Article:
Garbrick Brothers will be celebrated with sight and sound | Center County Gazette

Submitted by Penn State School of Music

CENTER HALL – The local community of Center Hall will be the site of world premiere performances of a new work of musical theater written to celebrate the Garbrick Brothers and their century-old history in Brush Valley.

The hour-long performance will be presented in Vernon Garbrick’s studio at the base of Center Hall mountain, just below the ramp of getaway trucks. The workshop was designed by Vernon Garbrick (1907-1987) and it was there that he invented the collapsible Ferris wheel.

Although there will be no klieg lights or funnel cakes marking the occasion, there will be films, slides, sets and costumes and a cast of four singers, all from Penn State School of Music, and four members of the group Open Music, a local avant-garde group, led by Kevin Sims, percussionist. Local filmmaker Pearl Gluck and her friends will provide cinematic interludes on the Center Grange Carnival and County Fair. James Kalsbeek, artist, architect and installation specialist, will provide the sets and special effects.

Local poet Julia Spicher Kasdorf designed the show and wrote the lyrics. She and composer Bruce Trinkley wrote five songs to celebrate Vernon Garbrick’s inventions and his family’s decades of providing carnival rides and food to fairs all over the region, but especially the Center Grange County Fair.

The cast of professional singers includes world-renowned opera singers Jennifer Trost, soprano, and Amanda Silliker, mezzo-soprano; the State College Choral Society’s favorite tenor, Richard Kennedy; and up-and-coming young baritone Carter Houston, who recently performed lead roles in several Penn State Opera productions.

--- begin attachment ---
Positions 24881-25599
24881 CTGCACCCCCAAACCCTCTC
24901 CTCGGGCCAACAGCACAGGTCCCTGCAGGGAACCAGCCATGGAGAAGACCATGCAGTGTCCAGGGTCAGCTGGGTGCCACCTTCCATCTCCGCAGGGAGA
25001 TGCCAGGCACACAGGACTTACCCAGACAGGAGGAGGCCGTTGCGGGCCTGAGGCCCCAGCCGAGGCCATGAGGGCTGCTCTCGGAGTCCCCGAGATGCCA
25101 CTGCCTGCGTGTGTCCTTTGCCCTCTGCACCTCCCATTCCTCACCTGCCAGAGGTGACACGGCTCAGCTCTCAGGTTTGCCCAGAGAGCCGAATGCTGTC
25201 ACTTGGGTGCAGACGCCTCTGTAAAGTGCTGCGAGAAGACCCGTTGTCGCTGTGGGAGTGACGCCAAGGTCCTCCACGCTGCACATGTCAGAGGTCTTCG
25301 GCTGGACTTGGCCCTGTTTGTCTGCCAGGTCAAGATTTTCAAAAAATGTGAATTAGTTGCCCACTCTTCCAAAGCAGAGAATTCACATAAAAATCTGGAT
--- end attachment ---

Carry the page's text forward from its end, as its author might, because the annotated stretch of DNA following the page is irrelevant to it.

Trinkley is well known to local audiences beginning with the 1976 Pennsylvania Wagon Train Show and Mountain Laurels, a choral symphony celebrating the 100th anniversary of the founding of State College in 1996. Julia Spicher Kasdorf is a nationally acclaimed poet who has long written about the region and its people.

Performances are Saturday, September 3 at 7:30 p.m. and Sunday, September 4 at 7:30 p.m.

Admission is free, but a $10 donation is requested at the door. The Garbrick Workshop is located at 375 N. Pennsylvania Ave. in the Center Hall.

Early performances are sponsored by grants from the Pennsylvania Council on the Arts, the Awesome Foundation, the Bellefonte Historical and Cultural Association, and the Penn State Humanities Institute.

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